Xavier Acarín is a curator and researcher from Barcelona based in New York. He has worked as an art producer for various institutions in Spain and in the United States and received his MA from the Center of Curatorial Studies at Bard College. Acarín’s projects have been presented at Chez Bushwick, Elastic City, The New School for Social Research, and Peekskill Project 6. He has been curator-in-residence at the Helsinki International Curatorial Programme. His writings have been published at A-Desk, Culturas-La Vanguardia, Terremoto and BRAC (University of Barcelona) and he has participated as author of the books Designing Experience (Bloomsbury, 2014), and Dear Helen (CCS Bard, 2014).

Alan Ruiz is a visual artist whose work explores the intersection of site-reflexivity, architectural discourse, and urban policy. Engaging constructed space as a perceptual and a political medium, his projects have been shown both nationally and internationally, including exhibitions in New York City at The Queens Museum (2016), The Elizabeth Foundation for the Arts (2016), Wave Hill (2013), the Bronx Museum of the Arts (2011). Group exhibitions include Ortega Y Gasset Projects (2015), Johannes Vogt Gallery (2013), Andrew Edlin Gallery (2012), LMCC’s Building 110 (Governors Island, 2012), and Y Gallery (2011); as well as Tape Modern (Berlin, 2011); and Horatio Jr. (London, 2014). Ruiz has participated in residencies with the Whitney Museum of American Art’s Youth Insights Program, Lower Manhattan Cultural Council, The Art & Law Program, and the Yale Norfolk Summer School for Art and Music. His writing has been featured in TDR (MIT Press), BOMB Magazine, InVisible Culture: An Electronic Journal for Visual Culture, and he is a contributing editor to Women & Performance: a journal of feminist theory. He received an MFA from Yale University and a BFA from Pratt Institute, and was a 2015 – 2016 fellow in the Whitney Museum Independent Study Program.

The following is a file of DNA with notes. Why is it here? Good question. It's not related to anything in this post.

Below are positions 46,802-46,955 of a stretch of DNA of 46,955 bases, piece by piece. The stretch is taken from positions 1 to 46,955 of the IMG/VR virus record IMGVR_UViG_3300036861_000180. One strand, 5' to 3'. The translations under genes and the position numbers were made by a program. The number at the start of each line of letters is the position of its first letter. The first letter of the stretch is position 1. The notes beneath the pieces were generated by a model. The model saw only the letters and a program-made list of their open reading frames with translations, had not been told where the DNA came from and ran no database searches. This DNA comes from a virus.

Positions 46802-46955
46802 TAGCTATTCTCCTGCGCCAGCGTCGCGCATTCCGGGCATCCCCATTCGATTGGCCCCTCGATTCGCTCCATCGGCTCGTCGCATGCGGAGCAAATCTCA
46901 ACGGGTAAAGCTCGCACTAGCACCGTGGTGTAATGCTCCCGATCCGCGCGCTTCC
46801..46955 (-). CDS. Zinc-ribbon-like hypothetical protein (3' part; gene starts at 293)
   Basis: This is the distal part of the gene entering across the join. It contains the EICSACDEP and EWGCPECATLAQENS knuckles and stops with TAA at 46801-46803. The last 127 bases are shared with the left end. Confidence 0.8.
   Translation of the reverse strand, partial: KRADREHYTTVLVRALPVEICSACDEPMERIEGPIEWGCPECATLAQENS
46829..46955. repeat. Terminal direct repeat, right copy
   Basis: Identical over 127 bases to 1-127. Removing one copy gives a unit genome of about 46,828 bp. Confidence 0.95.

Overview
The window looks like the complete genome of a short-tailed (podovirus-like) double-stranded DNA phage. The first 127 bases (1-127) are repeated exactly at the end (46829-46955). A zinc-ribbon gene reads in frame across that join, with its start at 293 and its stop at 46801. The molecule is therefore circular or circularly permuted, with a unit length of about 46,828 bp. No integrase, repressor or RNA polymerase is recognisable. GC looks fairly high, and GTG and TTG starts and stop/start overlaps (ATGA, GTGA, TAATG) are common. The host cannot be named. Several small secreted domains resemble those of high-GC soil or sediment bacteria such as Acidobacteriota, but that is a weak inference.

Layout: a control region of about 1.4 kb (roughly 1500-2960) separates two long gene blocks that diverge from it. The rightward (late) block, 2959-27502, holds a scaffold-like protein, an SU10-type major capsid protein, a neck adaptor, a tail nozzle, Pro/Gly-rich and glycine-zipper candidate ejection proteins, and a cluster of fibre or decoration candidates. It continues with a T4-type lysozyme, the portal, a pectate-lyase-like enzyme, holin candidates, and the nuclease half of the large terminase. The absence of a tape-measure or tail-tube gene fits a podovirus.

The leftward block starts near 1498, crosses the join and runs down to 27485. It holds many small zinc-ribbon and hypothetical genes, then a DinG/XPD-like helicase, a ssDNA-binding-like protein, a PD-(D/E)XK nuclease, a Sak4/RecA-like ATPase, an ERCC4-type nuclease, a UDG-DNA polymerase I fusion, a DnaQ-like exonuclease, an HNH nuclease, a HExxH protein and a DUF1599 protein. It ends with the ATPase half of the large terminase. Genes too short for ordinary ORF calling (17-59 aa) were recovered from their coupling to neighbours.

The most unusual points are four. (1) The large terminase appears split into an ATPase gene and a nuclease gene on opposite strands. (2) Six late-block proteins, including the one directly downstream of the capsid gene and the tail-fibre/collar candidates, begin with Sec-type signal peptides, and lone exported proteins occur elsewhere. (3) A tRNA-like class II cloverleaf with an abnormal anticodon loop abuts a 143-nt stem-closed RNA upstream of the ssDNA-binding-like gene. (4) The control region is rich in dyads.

Matthew Schrader is an artist based in New York City. He received an MFA in Sculpture from the Milton Avery Graduate School of Arts at Bard College and a BFA from the Rhode Island School of Design. Recent solo and two person exhibitions include “methods of charging” at U.S. Blues (solo), and “Tactile Pose” at P!, with Aaron Gemmill. Schrader’s work has also appeared in exhibitions at Regina Rex, Metropolitan Structures, Cleopatra’s Greenpoint, and Silvershed, all in New York, as well as The Richmond Center for the Visual Arts at the University of Western Michigan. Schrader has collaborated with artist Hayley Silverman on performances at MoMA PS1 and MINI/Goethe-Institut Curatorial Residencies Ludlow 38.